Utah's own Cafe Rio wins national restaurant award
Jeffrey D. Allred, Deseret News
SALT LAKE CITY — The chants are part of doing business.
If you spend any amount of time at a Café Rio restaurant, you're sure to hear one of the famous staff chants.
Now, employees will have to to come up with a new chant for being one of the best restaurants in the country.
"This is a huge thing for us," said Ben Craner, the chief marketing officer for Café Rio. "It's kind of like the People's Choice award from the restaurant's perspective."
Café Rio, which started in Utah, was recently given the Sandelman Award of Excellence. Basically, it's the restaurant industry's version of the Academy Award.
Last year, Café Rio won the award for Best Mexican Quick Service Restaurant.
Now, it's won Best Overall Quick Service Restaurant, beating several national chains for the award.
"We're kind of the little guy on the national front," said Craner, "and for something like this, we're honored and humbled."
Utah has a rich history of local restaurants doing well outside Utah. The first Kentucky Fried Chicken opened in Salt Lake City.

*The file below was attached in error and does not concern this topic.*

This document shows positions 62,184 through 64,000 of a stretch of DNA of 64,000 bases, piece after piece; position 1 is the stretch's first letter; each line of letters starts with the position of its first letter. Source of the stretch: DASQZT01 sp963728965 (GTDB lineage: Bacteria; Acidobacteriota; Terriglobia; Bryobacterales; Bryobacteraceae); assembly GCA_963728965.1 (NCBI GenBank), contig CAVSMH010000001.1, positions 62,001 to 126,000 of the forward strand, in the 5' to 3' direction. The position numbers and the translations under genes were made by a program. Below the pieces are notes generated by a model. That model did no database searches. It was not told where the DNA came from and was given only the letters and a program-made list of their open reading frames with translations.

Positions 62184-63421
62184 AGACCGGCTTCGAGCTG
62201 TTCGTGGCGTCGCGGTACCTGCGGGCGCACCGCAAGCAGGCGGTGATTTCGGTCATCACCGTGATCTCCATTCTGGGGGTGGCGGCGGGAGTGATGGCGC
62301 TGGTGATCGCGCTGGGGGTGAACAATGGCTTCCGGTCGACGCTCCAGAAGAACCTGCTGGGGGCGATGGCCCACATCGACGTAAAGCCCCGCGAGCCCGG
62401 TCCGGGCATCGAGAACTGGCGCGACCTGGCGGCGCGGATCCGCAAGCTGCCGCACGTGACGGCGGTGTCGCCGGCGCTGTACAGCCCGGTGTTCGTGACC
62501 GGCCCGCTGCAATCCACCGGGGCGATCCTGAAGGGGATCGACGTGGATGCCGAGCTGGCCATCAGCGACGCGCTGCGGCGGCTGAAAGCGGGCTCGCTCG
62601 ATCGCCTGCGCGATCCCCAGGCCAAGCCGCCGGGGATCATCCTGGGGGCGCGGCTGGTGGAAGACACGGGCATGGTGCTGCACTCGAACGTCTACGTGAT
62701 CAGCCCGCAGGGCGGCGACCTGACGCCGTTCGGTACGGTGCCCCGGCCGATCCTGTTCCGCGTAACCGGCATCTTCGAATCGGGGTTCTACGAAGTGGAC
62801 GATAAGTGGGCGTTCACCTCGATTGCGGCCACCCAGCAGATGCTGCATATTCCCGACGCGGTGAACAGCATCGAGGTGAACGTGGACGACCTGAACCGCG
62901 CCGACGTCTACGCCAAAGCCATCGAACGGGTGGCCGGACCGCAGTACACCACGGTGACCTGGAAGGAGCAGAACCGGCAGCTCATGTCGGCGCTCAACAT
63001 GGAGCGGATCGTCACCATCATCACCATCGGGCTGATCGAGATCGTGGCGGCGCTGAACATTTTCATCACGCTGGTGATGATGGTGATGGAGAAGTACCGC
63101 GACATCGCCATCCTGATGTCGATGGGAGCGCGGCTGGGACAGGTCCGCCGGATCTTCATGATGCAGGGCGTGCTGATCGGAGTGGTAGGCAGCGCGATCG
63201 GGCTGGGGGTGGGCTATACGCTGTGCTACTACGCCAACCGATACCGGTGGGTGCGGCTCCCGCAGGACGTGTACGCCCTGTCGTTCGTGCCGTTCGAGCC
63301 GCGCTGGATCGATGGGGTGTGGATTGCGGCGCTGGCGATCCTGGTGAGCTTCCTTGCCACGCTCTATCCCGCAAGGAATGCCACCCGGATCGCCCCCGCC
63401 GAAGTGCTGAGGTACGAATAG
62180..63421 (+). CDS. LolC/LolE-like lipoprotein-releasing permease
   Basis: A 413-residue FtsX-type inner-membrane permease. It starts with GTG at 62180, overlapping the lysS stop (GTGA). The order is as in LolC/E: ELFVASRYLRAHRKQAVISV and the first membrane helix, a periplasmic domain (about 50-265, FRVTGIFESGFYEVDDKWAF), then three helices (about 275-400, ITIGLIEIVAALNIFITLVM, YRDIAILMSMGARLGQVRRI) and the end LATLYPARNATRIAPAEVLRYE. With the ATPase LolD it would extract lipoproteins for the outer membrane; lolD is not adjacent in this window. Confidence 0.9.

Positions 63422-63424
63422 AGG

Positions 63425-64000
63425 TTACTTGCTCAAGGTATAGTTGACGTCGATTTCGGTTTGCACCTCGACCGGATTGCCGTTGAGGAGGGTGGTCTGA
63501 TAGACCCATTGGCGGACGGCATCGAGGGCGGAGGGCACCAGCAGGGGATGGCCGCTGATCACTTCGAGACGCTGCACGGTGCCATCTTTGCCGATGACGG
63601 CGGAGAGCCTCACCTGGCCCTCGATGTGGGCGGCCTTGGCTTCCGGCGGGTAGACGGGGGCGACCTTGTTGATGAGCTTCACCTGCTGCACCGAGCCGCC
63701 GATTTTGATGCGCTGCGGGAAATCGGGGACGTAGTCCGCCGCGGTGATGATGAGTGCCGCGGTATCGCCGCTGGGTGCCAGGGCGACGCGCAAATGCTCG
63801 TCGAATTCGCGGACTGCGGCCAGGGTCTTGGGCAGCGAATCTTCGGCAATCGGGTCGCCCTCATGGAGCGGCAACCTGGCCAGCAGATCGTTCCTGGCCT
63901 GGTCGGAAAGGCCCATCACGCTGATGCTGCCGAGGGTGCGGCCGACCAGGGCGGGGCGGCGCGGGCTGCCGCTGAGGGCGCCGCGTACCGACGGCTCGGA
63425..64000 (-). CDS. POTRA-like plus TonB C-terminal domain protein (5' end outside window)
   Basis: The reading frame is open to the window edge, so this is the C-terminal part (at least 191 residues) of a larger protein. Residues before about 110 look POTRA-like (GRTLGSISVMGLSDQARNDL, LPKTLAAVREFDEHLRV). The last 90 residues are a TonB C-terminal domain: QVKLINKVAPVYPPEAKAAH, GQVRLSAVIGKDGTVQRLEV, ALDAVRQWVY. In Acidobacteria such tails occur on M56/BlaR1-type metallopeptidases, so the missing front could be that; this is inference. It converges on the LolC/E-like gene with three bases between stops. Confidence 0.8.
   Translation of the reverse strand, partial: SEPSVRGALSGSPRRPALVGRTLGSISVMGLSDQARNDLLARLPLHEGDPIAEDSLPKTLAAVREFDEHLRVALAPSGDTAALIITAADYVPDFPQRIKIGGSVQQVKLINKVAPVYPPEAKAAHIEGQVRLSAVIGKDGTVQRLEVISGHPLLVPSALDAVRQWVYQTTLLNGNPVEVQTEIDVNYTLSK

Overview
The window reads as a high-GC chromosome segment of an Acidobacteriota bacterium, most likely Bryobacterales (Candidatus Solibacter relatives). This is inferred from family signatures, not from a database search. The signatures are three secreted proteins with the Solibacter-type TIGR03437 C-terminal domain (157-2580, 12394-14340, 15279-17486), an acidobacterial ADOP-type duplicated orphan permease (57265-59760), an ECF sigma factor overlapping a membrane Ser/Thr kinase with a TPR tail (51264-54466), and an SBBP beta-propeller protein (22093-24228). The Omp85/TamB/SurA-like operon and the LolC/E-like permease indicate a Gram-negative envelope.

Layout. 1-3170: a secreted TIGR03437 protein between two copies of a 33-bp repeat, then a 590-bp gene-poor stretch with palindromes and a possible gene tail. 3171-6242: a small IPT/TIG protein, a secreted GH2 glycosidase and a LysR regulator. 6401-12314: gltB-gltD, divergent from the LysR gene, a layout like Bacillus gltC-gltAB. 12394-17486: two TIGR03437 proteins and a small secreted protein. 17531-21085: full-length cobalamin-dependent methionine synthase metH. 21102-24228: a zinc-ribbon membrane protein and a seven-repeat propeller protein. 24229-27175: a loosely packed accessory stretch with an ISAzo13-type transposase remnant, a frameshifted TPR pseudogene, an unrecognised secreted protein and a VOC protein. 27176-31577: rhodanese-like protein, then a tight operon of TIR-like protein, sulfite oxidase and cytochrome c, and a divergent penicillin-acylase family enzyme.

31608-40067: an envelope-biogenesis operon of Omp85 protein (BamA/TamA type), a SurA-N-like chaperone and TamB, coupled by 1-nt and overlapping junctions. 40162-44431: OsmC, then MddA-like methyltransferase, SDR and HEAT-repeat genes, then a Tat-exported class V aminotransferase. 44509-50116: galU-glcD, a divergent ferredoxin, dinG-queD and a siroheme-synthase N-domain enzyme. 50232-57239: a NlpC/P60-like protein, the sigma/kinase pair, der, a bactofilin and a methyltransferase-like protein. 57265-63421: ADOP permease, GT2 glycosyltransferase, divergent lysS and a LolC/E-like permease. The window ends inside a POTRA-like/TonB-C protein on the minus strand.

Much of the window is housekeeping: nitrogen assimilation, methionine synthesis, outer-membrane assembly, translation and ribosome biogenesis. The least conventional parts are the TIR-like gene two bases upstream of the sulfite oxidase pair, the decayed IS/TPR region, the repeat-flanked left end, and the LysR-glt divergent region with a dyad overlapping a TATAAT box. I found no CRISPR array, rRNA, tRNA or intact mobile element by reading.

Newer startups include Rumbi Grill and Zupas Café, as well as Café Rio.
Utah's economic development director says it's no coincidence a lot of restaurants founded in Utah do well outside the state.
"There is a reason why we're so successful in Utah," said Spencer Eccles, the executive director for the Utah Governor's Office of Economic Development, "and it has to do with the way we work together. I call it our secret sauce."
That "secret sauce" includes low tax rates, a triple-A bond rating, and universities offering entrepreneur classes. Eccles says it creates a healthy environment for Utah businesses.
"Utah has that pioneering spirit" said Eccles, "so the entrepreneurs flourish here, and we've created that environment where companies can really do well."
Of course, in the restaurant business, it all has to come down to good food.
"It doesn't matter what time you come in here," said Branden Hart, a customer at the Café Rio on 400 South in downtown Salt Lake City. "It's always bust. The food is consistent and the quality is consistent."
It seems the same can be said for many Utah startups as well.
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